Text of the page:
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Abstract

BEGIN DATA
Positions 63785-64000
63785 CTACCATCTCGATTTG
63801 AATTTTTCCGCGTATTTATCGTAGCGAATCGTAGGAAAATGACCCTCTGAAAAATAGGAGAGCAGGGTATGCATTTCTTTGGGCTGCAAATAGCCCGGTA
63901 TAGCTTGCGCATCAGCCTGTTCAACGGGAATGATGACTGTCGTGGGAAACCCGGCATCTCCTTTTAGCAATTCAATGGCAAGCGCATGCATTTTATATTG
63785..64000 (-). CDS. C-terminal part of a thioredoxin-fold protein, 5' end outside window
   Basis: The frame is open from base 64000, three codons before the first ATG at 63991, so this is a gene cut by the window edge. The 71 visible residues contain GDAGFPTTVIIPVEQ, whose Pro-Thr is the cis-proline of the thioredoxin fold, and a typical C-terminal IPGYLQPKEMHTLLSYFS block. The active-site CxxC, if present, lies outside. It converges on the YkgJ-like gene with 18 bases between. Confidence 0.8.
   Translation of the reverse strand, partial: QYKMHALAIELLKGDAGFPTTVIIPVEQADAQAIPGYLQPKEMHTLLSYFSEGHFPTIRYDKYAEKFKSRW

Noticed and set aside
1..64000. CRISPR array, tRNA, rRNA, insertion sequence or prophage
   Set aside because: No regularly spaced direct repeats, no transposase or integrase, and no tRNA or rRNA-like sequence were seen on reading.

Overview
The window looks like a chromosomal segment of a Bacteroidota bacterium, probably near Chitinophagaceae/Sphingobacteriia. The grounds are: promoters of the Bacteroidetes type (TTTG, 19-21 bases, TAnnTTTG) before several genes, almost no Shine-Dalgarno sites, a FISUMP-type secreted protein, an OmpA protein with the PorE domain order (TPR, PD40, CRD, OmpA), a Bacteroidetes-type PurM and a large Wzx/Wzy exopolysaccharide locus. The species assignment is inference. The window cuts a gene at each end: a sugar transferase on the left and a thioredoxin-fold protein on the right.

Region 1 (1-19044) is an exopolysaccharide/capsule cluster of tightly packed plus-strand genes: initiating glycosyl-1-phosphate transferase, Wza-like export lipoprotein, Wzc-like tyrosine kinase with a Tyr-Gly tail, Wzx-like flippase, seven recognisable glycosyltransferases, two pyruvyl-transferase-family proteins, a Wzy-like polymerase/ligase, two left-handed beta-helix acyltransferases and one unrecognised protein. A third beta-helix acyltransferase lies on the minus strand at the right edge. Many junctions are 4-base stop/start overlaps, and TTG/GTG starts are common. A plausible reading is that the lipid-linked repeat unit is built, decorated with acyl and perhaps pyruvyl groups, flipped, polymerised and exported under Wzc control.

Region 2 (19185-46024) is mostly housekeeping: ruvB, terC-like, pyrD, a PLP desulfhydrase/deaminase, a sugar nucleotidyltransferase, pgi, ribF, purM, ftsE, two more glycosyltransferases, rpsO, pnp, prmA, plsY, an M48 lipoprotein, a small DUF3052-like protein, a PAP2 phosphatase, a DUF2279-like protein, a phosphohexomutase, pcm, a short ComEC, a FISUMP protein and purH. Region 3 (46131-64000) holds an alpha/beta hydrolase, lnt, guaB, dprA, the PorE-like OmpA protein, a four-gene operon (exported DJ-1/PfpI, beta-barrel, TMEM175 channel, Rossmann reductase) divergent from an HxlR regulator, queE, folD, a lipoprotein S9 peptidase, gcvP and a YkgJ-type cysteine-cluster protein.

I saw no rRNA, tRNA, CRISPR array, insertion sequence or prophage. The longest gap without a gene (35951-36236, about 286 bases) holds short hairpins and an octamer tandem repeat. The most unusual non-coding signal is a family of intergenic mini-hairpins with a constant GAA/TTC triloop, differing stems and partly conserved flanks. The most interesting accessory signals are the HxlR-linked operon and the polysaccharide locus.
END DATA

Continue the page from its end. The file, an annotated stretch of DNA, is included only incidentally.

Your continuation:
The farm level economic implications of the political turmoil surrounding tobacco are examined. Tobacco ranks first in crop receipts in the Southeastern United States. Free market advocates typically want to eliminate the tobacco program because of its cartel-like nature. Health advocates want to maintain the program because it limits tobacco production. Cigarette manufacturers tolerate the program because of the political support they receive from program stakeholders. The effects of cigarette price increases with and without a program are examined. Whether or not the program is maintained in the face of declining tobacco demand has significant implications for Southern agriculture.

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